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These debuts - written by authors we believe are destined to have a great future as children's writers -have struck a real chord with us. We can't guarantee to find authors of this calibre every month but our scouts are out sourcing the best as often as we can. Here are the best first-time authors you need to know about.
May 2014 Debut of the Month *** This book contains a strong storyline which centres around teen suicide A gripping and thought-provoking story that goes right to the heart of the extremes to which the powerful emotions of adolescence can lead. A teen suicide and the bullying that seems to have gone before it must be explored and explained even if everyone thinks they know how it happened. When Emma hangs herself Sara Wharton is blamed. Not for the action but for being a central cause of it. But was she? Sara her own way of looking at it; she is sure of where blame lies. But, she tells her story, Sara begins to consider the events differently. A Piece of Passion from Naomi Greenwood, Senior Commissioning Editor On first appearance Tease seems a familiar story: popular mean girls torment the new girl until the new girl kills herself. We think we know the story – popular and unpopular, in and out, bully and victim. But as you read on, it becomes clear that this is no ordinary take on high school bullying. Tease is told from the perspective of the bully, through Sara’s unreliable, twisting narrative. As the real truth is teased out, you’re forced to re-evaluate your perceptions every step of the way as the thin line between bully and victim is exposed. It’s one manipulative read. You’ll cringe, judge, sympathise and feel all kinds of love and hate for Sara. And that’s what makes this an addictive, divisive, provocative, important read. I’m thrilled that we’re publishing Tease this year, and I can’t wait to hear what readers have to say about it, because Tease is one of those books that gets people talking – and everyone has a different opinion. I wonder what yours will be?
September 2014 Debut of the Month A fascinating and entirely captivating young adult dystopian romance full of spirit, spark and tenacity. Step into another world, one that’s entirely different to our own but in some ways as familiar. Cruelty, jealousy, affection and trust join in battle across the pages as Violet is torn from her family, trained and then sold as Lot 197 to become a surrogate breeder for royalty. Concealed within the fight for a breath of freedom is a chance meeting and the possible embrace of a forbidden love story. This is at its heart a romance, but a romance that doesn't overshadow the clamour for independence and liberty made by a bewitching cast of characters. Hopefully it will not be too long a wait for the next in the trilogy, as this story just begs to be continued. ~ Liz Robinson
December 2016 Debut of the Month | One of our Books of the Year 2016 | Shortlisted for the Sheffield Children’s Book Award and longlisted for the Klaus Flugge Prize. This is not a book for zookeepers, and it’s not a book for farmers, readers are advised. Instead, it’s for zoomers, and zoomers look after very special beasts indeed, shigers for example - their stripy wool makes the nicest jumpers - or the horsodile, who gives the best rides when you need to get somewhere fast, even if it’s underwater. A host of the animals cared for by zoomers appear in the book, depicted in soft browns, blues, and greens against a pale grey background, each picture accompanied by informative passages of text! Children will love this parade of funny, mixed-up creatures, and be tempted to invent new animals to add to the zoomers’ handbook. ~ Andrea Reece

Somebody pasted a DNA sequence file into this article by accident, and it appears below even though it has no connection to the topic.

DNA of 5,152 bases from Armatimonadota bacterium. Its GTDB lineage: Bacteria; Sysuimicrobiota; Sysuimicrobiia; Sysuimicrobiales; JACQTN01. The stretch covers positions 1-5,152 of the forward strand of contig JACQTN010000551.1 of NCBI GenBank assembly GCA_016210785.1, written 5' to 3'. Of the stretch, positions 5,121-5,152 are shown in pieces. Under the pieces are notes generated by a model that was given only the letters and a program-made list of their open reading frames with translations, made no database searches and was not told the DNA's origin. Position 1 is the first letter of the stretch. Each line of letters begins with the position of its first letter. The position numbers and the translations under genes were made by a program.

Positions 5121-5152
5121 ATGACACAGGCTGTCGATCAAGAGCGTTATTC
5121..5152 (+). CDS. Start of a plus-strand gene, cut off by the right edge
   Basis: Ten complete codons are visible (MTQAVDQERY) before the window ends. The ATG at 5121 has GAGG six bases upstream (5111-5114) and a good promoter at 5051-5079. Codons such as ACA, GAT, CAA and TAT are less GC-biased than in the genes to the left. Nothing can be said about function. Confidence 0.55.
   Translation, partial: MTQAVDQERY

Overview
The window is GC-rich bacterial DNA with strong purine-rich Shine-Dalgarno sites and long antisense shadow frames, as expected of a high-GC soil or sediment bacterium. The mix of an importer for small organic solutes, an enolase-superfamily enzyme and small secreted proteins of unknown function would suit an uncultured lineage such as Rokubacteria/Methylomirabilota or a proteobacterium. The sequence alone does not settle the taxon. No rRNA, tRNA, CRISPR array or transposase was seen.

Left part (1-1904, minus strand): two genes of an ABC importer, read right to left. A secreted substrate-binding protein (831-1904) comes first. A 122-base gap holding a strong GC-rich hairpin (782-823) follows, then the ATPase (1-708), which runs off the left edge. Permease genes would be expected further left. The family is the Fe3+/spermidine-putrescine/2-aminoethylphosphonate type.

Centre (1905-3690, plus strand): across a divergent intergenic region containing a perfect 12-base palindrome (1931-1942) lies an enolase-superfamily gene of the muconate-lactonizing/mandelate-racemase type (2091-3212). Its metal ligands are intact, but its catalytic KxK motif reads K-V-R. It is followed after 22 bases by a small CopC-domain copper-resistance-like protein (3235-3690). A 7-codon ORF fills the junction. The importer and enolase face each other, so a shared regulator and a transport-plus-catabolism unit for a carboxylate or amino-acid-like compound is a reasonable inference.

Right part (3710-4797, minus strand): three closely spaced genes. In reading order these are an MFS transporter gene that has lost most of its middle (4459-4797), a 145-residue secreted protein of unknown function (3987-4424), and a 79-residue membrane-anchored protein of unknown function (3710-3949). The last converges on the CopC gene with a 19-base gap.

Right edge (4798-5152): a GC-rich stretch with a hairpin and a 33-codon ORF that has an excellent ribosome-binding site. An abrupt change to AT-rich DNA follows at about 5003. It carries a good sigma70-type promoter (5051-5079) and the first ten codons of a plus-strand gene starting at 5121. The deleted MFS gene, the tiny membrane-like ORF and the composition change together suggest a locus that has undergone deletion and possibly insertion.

April 2018 Debut of the Month | In a nutshell: in his own words, quirky, super-readable saga of a ten-year-old ‘detective’ Ten-year-old Rory is pretty satisfied with his life. He lives happily with his mum and brother, and has friends, best being Wilkins Welkin, his next-door neighbour’s sausage dog. But there are two big problems in his life: no-one ever tells him anything, and his dad disappeared when Rory was three. To find out why, he decides to become a detective – despite the derision of his big brother. In a timely bit of luck, new neighbour Cassidy Callaghan – aka ‘The Cat’ – offers to help. The two, of course, get into all sorts of trouble, and to the surprise of everyone, unearth some real villains in the process. Words and illustrations are both very funny and surprisingly touching. This will sit happily next to the Wimpy Kids, Dork Diaries and Barry Losers, but for its idiosyncratic and convincing voice and real sense of family dynamics, is probably closest to Lauren Child’s Clarice Bean books. A great new series for young readers. ~ Andrea Reece
May 2012 eBook of Month. If you're on the hunt for an original plot that's thought-provoking and chilling then The Hunt will be just up your street. Gene is human in a world where they've been made extinct other than those held in an Institute. For 17 years he's managed to keep all usual human emotions well hidden from those around him but now having been selected to go on the once a decade hunt of human kind he must somehow learn the art of the hunt but also elude his fellow competitors whose suspicions about wat he really is grow. Praise has been heaped on this debut by the author of the Vampire Academy series among others for itsbrilliantly original theme. In addition to our Lovereading expert opinion some of our Reader Review Panel were also lucky enough to read and review this title.